Andrew Cuomo’s Groping Case Delayed Over Sheriff’s ‘Potentially Defective’ Complaint

The forcible touching case against former New York Gov Andrew Cuomo was adjourned until January at the request of the Albany County district attorney, who said errors in the sheriff’s department complaint risk “a procedural dismissal of this case.”

District Attorney David Soares said in a letter to City Court Judge Holly Trexler his office had been investigating claims against Cuomo “for months.”

“We were in the middle of that investigation when the sheriff unilaterally and inexplicably filed a complaint in this court,” Soares wrote, according to Newsday.

Albany County Sheriff Craig Apple announced the charges on October 29, saying the former governor, accused of touching the breast and buttocks of an aide in December, was facing “an overwhelming amount of evidence against him.” But as CrimeOnline reported at the time, sources said Apple filed the charges without consulting the victim, Brittany Commisso, or her attorney.

Soares wrote that Apple’s case was “potentially defective,” Newsday reported. He said Apple didn’t include a sworn statement from Commisso, that the portion of the transcript of her interviewed used in the complaint didn’t include a signed oath, that it “excluded other portions of her testimony,” and that it “misstates the relevant law.”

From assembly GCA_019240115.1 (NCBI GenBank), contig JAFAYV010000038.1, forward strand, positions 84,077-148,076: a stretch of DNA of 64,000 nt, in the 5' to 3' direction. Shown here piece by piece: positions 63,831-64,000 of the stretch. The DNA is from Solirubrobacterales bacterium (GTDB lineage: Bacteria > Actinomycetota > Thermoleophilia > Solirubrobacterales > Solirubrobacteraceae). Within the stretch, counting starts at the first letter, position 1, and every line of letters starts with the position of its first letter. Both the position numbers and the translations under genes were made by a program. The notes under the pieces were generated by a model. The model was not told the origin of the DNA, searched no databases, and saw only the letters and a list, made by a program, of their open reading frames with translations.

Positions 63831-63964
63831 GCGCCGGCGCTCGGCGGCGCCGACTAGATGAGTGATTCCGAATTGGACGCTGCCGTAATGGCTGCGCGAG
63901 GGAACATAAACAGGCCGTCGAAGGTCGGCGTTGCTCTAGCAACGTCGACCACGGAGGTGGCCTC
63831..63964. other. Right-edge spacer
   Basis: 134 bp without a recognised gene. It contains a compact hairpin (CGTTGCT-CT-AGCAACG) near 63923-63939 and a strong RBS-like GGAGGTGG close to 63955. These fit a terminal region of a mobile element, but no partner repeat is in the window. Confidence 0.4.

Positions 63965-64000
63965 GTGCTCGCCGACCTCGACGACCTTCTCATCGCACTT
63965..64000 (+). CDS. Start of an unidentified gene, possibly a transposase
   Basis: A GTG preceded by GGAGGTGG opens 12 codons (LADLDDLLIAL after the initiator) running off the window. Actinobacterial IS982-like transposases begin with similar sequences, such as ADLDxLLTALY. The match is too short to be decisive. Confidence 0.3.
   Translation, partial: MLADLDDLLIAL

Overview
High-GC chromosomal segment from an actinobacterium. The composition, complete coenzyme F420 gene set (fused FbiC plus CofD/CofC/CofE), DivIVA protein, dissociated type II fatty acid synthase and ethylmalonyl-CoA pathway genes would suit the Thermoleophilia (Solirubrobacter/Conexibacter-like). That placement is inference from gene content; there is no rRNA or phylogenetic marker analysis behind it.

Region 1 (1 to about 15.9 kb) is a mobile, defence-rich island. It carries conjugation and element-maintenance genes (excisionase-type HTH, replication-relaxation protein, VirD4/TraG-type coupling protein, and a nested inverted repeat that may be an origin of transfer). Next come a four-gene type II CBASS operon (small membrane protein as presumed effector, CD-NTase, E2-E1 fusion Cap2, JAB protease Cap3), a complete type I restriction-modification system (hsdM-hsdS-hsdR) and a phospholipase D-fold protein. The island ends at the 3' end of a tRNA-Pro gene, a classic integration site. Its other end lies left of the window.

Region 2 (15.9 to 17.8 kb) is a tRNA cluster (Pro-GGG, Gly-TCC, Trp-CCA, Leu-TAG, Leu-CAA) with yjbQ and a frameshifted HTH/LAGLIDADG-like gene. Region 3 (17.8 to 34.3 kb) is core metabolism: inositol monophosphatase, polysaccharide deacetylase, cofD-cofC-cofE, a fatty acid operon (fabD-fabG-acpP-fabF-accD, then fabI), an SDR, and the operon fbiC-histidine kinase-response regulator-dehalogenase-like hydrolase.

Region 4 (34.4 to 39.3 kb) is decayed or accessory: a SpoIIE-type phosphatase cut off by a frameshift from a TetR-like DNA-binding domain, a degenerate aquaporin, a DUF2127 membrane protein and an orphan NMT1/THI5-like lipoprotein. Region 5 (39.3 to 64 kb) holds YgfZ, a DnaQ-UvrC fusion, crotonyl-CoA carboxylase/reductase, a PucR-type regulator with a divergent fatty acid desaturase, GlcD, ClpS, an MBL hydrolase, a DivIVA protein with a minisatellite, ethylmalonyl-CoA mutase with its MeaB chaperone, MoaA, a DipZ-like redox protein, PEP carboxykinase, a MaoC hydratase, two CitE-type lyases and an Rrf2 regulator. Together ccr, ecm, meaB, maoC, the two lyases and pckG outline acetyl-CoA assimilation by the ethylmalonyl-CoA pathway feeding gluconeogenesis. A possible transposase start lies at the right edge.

In a footnote to his letter, Soares noted that the part of the testimony excluded from the complaint had been provided to Cuomo’s attorneys “due to its exculpatory nature.”

Cuomo had been due to appear in court on November 17, but Trexler agreed to adjourn the case until January 7, granting Soares time he requested to fix Apple’s errors.

The charge filed against Cuomo stems from state Attorney General Letitia James’s August 3 report, which concluded Cuomo sexually harassed 11 women. While Cuomo denied the allegations, he resigned as governor on August 24 as calls for his impeachment heated up.

“While we previously received some materials from the [state Attorney General’s] Office, since the filing in this case we have received hundreds of hours of videotaped testimony that must be reviewed and provided to the defendant,” Soares wrote to the judge. “We anticipate receiving many other materials that are not yet in our actual possession.”

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[Featured image: Andrew Cuomo. (Mike Groll/Office of Governor Andrew M. Cuomo via AP)]